Lent: Our Spiritual Journey to The Cross


“Our Call to Personal Conversion is not some exercise in ‘self-improvement’  but rather a renewal of our relationship with Jesus Christ.” (Archbishop Paul D. Etienne)


In many ways, for the majority of us, preparing for Lent is very similar to making up a list of our annual New Year Resolutions.  After the excesses of Christmas celebrations, it always seems an ideal time to devote to making positive changes in our lives.

However, the problem is that many resolutions are based on wishful thinking – usually huge goals with not much of a plan behind them.  So, we again do as we did last year, and probably in the previous years, concentrate on the benefits we hope to achieve.   I can now only speak of my own experience here.

I have had to learn over the years not to be too ‘ambitious’ but just to aim on what I consider to be achievable.   The first few weeks go well.   Then, sadly, complacency sets in, my resolve weakens, and finally – it’s all too hard.   Oh well, maybe next year!

But preparing ourselves for Lent is not quite the same as making New Year Resolutions!

I remember as a very young child learning about Lent.  I remember it was always taught as something very serious because it was during that period of Lent, Jesus suffered greatly for us.   However, in reflection, what really sticks in my mind, sad to say, was what I was encouraged to ‘give up’ as a penance for all that Jesus had suffered for me.

Growing up in the UK, Lent, of course, occurred during the latter wintry months.   Remembering some of my attempted ‘penances’ to brave the elements, so to speak, now makes me smile.

They remind me of St. Paul’s words: “When I was a child, I used to talk like a child, and see things as a child does, and think like a child; but now that I have become an adult, I have finished with all childish ways.” (1 Corinthians 13:11).

There is no need to go into detail of my attempts, but childish as they were, they were sincere.   Children’s attempts in offering up their little penances surely must make the Lord smile too!

Lent is essentially an act of renewed prayer life lasting forty days.   As we pray, we are travelling on a ‘spiritual’ journey, one that hopefully will bring us ever closer to Jesus and help us to be changed by this encounter with him.

It’s an opportunity to work on discipline.   Instead of giving something up (excluding busyness!), it can be doing something more positive – e.g., spending time in prayer in the Lord’s presence.

The more serious side of our Lenten discipline is that it’s about self-control – it’s about searching out aspects of ourselves that are less than Christ-like and letting them die.  It can be tempting to make Lent some ambitious period of our own personal reinvention, but it is more beneficial to keep it simple and focused.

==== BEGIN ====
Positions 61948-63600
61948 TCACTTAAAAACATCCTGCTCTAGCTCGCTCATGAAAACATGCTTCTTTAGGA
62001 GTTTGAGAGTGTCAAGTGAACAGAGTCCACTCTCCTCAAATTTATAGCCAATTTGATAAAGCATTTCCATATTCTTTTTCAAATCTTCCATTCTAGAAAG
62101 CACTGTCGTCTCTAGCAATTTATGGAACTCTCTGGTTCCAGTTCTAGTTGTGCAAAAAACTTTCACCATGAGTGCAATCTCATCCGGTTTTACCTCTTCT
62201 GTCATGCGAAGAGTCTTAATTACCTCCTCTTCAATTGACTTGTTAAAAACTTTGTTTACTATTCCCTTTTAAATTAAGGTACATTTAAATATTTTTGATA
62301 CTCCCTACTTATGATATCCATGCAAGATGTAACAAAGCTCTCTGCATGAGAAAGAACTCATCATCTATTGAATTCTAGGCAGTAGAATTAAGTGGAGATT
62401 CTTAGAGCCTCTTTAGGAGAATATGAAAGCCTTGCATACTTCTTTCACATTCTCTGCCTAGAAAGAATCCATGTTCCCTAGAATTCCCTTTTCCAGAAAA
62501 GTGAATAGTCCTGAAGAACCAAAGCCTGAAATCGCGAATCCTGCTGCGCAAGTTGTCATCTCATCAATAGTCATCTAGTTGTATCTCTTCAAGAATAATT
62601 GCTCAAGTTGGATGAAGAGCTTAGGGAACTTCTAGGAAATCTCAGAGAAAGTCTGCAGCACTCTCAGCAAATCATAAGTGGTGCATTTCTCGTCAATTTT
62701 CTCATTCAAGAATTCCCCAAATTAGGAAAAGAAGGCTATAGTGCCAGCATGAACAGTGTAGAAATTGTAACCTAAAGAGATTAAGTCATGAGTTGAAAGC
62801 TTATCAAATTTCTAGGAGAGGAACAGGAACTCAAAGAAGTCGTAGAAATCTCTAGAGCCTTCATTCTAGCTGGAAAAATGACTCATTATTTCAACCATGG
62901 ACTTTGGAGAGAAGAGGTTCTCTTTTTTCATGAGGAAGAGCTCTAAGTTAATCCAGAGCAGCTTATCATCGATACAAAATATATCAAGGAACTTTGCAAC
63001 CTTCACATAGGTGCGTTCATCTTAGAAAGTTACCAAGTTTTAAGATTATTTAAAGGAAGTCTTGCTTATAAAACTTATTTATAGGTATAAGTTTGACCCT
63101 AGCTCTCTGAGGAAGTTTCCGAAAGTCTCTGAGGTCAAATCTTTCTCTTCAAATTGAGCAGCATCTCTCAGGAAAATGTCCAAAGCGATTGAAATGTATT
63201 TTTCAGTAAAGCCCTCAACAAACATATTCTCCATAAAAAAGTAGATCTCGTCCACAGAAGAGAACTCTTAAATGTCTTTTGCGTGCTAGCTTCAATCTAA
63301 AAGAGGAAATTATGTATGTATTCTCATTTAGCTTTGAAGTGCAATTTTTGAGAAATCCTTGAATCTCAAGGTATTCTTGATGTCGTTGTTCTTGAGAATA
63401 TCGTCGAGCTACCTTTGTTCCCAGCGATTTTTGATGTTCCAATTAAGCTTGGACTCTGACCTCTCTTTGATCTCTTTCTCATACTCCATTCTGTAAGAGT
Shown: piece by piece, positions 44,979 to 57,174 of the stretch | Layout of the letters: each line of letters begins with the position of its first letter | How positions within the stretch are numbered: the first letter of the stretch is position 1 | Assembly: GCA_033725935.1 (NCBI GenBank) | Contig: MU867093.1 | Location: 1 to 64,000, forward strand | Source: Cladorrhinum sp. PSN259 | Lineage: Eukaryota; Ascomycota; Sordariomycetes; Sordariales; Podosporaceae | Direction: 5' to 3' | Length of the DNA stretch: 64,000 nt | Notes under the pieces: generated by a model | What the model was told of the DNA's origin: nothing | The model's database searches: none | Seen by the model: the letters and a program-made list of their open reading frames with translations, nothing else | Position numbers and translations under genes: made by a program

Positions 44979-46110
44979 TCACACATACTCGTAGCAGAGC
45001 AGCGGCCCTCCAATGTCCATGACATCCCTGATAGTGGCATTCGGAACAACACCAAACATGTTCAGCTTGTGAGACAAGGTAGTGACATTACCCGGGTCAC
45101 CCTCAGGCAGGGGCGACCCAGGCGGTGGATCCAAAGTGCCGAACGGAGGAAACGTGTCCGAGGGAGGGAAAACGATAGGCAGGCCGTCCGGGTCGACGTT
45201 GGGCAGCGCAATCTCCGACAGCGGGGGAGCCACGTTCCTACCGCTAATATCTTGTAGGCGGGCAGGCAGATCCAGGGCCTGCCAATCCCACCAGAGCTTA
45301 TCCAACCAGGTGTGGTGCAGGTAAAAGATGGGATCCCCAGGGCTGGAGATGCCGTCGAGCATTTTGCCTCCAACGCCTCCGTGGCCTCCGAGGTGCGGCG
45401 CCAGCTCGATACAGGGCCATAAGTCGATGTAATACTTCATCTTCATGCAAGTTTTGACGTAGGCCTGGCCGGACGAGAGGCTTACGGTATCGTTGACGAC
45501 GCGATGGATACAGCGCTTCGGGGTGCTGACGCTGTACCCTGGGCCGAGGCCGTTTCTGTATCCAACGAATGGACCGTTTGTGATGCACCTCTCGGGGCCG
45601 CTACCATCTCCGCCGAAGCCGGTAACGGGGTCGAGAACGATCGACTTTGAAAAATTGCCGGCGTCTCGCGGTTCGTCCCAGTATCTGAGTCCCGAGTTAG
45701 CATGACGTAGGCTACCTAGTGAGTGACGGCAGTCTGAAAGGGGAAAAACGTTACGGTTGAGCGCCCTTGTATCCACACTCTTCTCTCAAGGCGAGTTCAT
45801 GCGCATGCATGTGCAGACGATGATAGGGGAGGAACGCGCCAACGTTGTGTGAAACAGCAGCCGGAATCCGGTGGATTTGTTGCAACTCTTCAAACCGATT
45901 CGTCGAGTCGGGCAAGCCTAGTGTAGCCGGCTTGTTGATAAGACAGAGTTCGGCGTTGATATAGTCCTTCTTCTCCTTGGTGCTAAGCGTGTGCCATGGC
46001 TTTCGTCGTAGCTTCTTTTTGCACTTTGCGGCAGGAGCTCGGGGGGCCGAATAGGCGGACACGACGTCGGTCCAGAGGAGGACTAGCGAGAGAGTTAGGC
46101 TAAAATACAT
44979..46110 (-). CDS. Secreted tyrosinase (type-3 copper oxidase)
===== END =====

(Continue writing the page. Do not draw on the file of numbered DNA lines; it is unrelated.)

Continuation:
Maybe that’s the reason the Church works on these mysteries throughout the year.   If we are attempting to spend our entire lives growing closer to God, maybe we don’t have to cram it all into our forty-day annual Lenten observance.   Surely, that would be a recipe for failure!

Lent reminds us of our weaknesses.  Unfortunately, even when we set simple goals for ourselves during Lent, we still have trouble keeping them.     This, of course, can be very disheartening, but recognizing how helpless we are helps us to turn back to God with renewed urgency and sincerity.

When we find ourselves confronted with our own weaknesses, we need to remember that God is calling us to be patient and to see ourselves as he does, with unconditional love.

Lent also gives us that opportunity to learn to live like Christ.   Giving of ourselves in the midst of our suffering and self-denial brings us closer to loving like Christ, who suffered and poured himself out unconditionally on the cross for all of us.   For Christians, Lent is a journey through the desert to the foot of the Cross on Good Friday.

Ultimately, as we travel with him, we are invited to ask his help, join in his suffering and, most importantly, to learn to love as he loves us.   May we each experience that grace this Lent, so that we may truly be prepared to celebrate with renewed zeal the Resurrection and Triumph of Jesus this Easter.

Peggy Spencer is an active member of her parish church, St. John the Baptist, in Fern Tree Gully near Melbourne, Australia. Though not a "professional" writer, Peggy has always loved writing.

  • Peter Bisson
    Posted at 02:00h, 26 February Reply

    Thank you Peggy!

  • graeme quinlan
    Posted at 05:28h, 26 February Reply

    Lent it”s not about me really, it”s about my relationship with Jesus in such a way that enables me to give myself openly, unreservedly into His loving care so that I can live my life as I am called to live it. This lent I have become more aware that I can become more intimate with Jesus through the exercise of total surrender and this is experienced through the practice of Prostration before the tabernacle , Living in the presence of the Divine. Emptying and being filled with a peace so rich in His unconditional Love.

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